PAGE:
Gata2 is dispensable for GABAergic, but essential for serotonergic,neuron development in rhombomere 1
Similar to in the midbrain, Gata2 and Gata3 are expressed in the GABAergic precursors of r1. Strikingly, however, we observed abundant GABAergic neurons in r1 of the Gata2 conditional mutants, despite the complete loss of Gata2 in this brain region. Interestingly, the hindbrain GABAergic precursors continued to express Gata3. This suggests that Gata3 expression is, perhaps, not directly regulated by Gata2 in the GABAergic precursors in r1. Analyses of Gata3mutants and, possibly, Gata2; Gata3 double mutants, are needed to determine whether Gata3 can possibly compensate for the loss of Gata2 specifically in the r1 GABAergic precursor cells.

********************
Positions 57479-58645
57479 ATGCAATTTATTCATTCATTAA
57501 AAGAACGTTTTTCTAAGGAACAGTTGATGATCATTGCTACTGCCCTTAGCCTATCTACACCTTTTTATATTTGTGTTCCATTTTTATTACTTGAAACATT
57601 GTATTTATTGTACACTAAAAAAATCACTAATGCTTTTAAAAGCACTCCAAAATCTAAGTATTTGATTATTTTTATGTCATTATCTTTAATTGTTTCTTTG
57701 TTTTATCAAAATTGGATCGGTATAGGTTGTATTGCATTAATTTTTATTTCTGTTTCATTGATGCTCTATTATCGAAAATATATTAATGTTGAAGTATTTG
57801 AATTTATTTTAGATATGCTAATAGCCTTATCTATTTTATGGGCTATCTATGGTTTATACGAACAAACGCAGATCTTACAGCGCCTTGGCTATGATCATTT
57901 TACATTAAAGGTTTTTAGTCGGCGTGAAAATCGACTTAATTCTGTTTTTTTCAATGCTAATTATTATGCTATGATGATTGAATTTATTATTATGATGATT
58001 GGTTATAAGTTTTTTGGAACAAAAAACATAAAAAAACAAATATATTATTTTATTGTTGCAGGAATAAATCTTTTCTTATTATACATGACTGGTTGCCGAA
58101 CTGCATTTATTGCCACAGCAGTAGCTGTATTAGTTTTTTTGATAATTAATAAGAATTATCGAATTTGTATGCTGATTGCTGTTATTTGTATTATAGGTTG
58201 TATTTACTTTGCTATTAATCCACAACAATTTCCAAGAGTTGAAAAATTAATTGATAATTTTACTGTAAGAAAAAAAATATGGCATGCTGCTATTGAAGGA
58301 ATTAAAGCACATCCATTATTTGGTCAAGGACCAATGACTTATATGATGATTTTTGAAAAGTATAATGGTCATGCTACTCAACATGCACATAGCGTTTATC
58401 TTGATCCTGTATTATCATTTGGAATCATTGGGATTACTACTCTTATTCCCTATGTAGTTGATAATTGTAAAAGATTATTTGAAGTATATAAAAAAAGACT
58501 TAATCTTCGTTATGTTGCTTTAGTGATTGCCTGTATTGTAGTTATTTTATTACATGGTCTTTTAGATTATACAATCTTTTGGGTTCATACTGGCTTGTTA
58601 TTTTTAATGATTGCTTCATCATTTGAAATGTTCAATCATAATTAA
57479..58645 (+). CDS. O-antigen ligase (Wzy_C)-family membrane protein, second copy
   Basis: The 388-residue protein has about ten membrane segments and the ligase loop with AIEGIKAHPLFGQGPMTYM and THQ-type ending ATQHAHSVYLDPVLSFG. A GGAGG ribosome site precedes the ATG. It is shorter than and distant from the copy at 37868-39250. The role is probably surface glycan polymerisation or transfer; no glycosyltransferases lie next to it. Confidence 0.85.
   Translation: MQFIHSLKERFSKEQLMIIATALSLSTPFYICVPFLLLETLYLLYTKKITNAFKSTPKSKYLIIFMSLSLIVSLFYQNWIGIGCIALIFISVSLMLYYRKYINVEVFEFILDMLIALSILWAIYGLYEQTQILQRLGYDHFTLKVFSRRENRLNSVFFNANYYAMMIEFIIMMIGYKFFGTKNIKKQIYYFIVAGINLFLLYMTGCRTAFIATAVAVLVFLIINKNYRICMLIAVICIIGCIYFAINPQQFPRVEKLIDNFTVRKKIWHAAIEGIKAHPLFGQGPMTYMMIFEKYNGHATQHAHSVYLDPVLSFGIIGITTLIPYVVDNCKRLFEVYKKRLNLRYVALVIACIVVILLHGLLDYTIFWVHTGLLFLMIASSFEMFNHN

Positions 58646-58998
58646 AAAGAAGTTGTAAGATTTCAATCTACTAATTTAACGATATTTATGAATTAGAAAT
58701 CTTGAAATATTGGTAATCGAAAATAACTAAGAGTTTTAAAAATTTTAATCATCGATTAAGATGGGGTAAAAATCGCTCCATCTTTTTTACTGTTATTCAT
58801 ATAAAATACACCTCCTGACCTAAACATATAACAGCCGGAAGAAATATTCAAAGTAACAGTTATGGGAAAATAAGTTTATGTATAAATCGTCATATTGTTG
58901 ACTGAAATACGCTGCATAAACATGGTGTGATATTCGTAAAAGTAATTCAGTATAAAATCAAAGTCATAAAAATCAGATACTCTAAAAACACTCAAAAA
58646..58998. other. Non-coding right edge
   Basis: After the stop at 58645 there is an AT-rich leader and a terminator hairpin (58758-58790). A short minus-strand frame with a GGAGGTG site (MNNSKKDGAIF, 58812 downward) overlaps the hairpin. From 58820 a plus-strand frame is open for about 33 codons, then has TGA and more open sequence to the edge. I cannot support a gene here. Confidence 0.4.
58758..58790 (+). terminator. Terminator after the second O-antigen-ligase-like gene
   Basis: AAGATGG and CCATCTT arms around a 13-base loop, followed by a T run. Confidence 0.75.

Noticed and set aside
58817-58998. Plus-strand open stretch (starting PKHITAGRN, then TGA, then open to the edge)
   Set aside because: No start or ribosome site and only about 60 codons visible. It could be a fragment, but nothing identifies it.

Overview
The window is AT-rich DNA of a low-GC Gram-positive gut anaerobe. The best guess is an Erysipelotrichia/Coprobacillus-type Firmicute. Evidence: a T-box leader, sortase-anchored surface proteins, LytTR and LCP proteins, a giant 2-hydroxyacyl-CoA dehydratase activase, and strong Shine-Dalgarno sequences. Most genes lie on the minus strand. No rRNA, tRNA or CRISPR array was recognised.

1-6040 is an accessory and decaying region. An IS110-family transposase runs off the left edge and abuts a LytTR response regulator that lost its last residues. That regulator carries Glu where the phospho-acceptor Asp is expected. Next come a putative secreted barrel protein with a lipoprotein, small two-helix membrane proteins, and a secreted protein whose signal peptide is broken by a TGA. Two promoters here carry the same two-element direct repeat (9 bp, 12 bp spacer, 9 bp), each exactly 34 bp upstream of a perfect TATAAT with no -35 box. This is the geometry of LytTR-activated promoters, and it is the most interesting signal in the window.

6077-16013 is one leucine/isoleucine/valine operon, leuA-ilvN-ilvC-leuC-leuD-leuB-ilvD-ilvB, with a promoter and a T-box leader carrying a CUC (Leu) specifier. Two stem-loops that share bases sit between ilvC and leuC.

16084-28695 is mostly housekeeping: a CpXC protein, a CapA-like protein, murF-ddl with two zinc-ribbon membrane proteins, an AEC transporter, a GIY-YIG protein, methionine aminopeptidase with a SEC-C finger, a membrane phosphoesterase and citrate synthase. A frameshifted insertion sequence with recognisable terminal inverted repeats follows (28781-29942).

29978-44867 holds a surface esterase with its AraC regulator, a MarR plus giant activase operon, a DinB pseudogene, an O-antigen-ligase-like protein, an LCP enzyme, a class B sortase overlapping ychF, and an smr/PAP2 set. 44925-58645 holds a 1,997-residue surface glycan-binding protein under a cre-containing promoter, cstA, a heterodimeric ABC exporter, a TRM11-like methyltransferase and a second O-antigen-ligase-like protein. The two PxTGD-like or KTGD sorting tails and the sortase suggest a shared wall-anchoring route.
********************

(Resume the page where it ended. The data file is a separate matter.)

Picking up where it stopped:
The development of rostral serotonergic neurons has also been shown to be regulated by Gata2. Craven et al. used explant cultures of Gata2-null mutant neuroepithelium to demonstrate a requirement for Gata2 for the differentiation of serotonin-positive cells in r1(Craven et al., 2004). Consistent with this, our results show loss of serotonergic neurons in the conditional Gata2 mutants. In contrast to the Gata2 mutant explant cultures, our results suggest that loss of Gata2 also leads to downregulation of Gata3 in the serotonergic neuron precursors. This discrepancy might be explained by distorted tissue architecture of the cultured explants and by the continued expression of Gata3 in the nearby GABAergic precursors in r1. It will be of interest to determine whether Gata2 also acts as a post-mitotic selector gene in the serotonergic neuron lineage, similar to its role in the developing midbrain GABAergic neuron precursors.